There's a les­son in the world-wide surge of food prices from 2008-11—over-looked in nearly every ret­ro-spec­tive analy­sis of the fi­nan­cial cri­sis. As pres­i­dent of the World Bank at that time, I worked with the World Trade Or­ga­ni­za­tion to limit re­stric­tions on agri­cul­tural ex­ports. Nev­er­the­less, re­cent World Bank re­search shows that ex­port lim­its pushed up global food prices by an av­er­age of 13% over that pe­riod, and 45% for rice.

Crises cry out for in-ternational lead­er­ship. In the post­war era, Amer­i­can of­fi­cials rec­on­ciled global good sense with U.S. self-in­ter­est. The Trump ad­min­is-tra­tion should elim­i­nate all U.S. tar­iffs on med­ical prod-ucts to re­duce the cost of the pan­demic re­sponse, and it should urge other coun­tries to do the same. Forty-six de­vel­oping economies im­pose tar­iffs of 5% to 25% on res­pi­ra­tors. The U.S. should rally part­ners in the Group of 20 to ban re­stric­tions on ex­ports of med­ical prod­ucts re­lated to Covid-19 so that the world avoids price spikes, pre­vents pan­ics, gains ben­e­fits of scale and spe­cial­ized pro­duc­tion, pre­serves va­ri­ety of sourc­ing—and saves lives.

In ad­di­tion to cop­ing with a pan­demic, Amer­i­cans face a new de­bate about the coun-try's role in the world. Some are us­ing the pan­demic to ar­gue for greater iso­la­tion. That coun­sel of re­treat failed mis­er­ably to counter the Great De­pres­sion in the 1930s and the se­cu­rity threats of 1941. As re­cently as the 2008 cri­sis, Amer­i­cans learned again that they couldn't wall them­selves off from the world.

The U.S. will need to di­ver­sify sources of key sup­plies, and com­pa­nies will need to build sup­ply chains that are more flex­i­ble and re­silient. Na­tions and busi-nesses should con­sider pru­dent in­ven­to­ries and stock­piles. But pre­cau­tions shouldn't de­grade into costly, self-de­feat­ing il­lu­sions of au­tarky. Ex­port bans and tar­iffs on med­ical goods in­crease costs, cre­ate short-ages and make Amer­i­cans less safe. If other coun­tries em­brace these sorts of trade re­stric­tions, ma­jor U.S. ex­porters, in­clud­ing farm­ers, will be dev­as­tated.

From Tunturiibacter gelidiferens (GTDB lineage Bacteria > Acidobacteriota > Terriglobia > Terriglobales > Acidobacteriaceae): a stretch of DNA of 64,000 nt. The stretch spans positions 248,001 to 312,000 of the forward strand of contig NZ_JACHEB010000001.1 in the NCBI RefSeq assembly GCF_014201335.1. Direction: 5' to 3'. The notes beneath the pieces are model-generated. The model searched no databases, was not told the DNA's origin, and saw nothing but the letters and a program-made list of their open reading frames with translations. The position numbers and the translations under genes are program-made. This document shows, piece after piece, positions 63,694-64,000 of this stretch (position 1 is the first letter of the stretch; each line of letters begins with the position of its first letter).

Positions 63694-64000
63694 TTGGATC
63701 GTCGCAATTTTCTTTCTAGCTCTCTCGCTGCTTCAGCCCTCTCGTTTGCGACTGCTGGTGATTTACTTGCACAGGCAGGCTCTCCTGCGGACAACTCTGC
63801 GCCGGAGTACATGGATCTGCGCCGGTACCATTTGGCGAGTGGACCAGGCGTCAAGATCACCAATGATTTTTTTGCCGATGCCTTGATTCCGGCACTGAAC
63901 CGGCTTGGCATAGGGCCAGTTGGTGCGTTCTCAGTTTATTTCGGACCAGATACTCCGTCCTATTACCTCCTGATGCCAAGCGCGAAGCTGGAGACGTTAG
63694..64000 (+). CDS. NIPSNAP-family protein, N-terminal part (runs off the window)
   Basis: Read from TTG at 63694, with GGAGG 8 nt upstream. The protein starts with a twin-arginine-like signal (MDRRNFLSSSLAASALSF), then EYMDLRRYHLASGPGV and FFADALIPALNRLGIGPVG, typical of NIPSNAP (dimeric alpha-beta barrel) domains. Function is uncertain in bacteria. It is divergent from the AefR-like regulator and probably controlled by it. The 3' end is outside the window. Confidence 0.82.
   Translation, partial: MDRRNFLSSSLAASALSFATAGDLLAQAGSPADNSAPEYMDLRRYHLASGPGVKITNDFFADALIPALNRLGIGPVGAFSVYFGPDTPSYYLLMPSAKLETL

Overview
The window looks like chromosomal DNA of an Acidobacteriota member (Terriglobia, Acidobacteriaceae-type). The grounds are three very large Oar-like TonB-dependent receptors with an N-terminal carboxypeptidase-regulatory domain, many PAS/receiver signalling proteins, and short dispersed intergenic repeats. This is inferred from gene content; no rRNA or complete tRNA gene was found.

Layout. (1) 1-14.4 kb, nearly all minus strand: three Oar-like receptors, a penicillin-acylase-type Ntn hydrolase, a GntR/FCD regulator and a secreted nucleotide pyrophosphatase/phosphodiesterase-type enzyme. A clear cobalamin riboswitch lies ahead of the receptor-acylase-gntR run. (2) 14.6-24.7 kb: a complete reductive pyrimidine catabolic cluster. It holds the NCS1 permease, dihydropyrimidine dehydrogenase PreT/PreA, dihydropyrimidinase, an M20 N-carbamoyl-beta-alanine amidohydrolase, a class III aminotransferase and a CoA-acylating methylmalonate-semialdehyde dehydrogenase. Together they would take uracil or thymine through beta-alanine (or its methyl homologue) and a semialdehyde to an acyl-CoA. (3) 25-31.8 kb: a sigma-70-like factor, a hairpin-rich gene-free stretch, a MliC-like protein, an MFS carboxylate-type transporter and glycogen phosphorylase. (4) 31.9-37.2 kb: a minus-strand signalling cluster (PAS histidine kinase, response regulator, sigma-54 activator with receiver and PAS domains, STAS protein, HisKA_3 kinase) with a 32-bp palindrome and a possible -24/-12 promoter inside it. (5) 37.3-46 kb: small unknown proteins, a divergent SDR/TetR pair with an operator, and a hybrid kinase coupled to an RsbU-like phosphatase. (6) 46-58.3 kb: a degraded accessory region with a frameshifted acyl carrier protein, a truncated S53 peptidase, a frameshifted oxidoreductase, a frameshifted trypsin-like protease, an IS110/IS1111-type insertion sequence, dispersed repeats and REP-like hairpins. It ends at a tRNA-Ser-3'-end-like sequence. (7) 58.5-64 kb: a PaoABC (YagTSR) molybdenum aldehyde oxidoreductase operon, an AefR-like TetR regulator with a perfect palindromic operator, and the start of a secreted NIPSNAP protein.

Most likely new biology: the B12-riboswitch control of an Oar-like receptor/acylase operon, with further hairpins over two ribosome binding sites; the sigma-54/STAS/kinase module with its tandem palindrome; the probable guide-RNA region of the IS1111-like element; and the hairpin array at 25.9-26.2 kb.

Mod­ern chal­lenges—viruses, eco­nomic dis­rup­tions, the en­vi­ron­ment, cy­ber­se­cu-rity, food sup­plies and more—re­quire eco­nomic pow­ers to act in con­cert, even as they pur­sue their own na­tional in­ter­ests. Last year the Health In­dus­try Dis­trib­u­tors As­so­ci­a-tion warned pre­sciently that Mr. Trump's med­ical tar­iffs "put a risk to our na­tion's pub­lic health pre­pared­ness." Amer­i­cans are now pay­ing the price for the pres­i­dent's fail­ure to rec­og­nize that his trade wars and walls would back­fire.

Robert B. Zoel­lick is a for­mer World Bank pres­i­dent, U.S. trade rep­re­sen­ta­tive and deputy sec­re­tary of state. He published this commentary in the Wall Street Journal on March 18, 2020


March 21, 2020


Voices4America Post Script. This is what happens when a stupid bully meets radical right ideology. Trump's 25% tariffs on Chinese medical exports leave our hospitals without equipment. #TrumpTariffsPeopleDie #WorstPresident Ever #RemoveTrump2020

This is another failure in competence by the #LiarInChief.

Here are Senator Charles Schumer and Senator Tammy Duckworth's responses.

Here are some other things Trump should have done, but doesn't, even now.

Show Comments ()


Follow Us On


On Social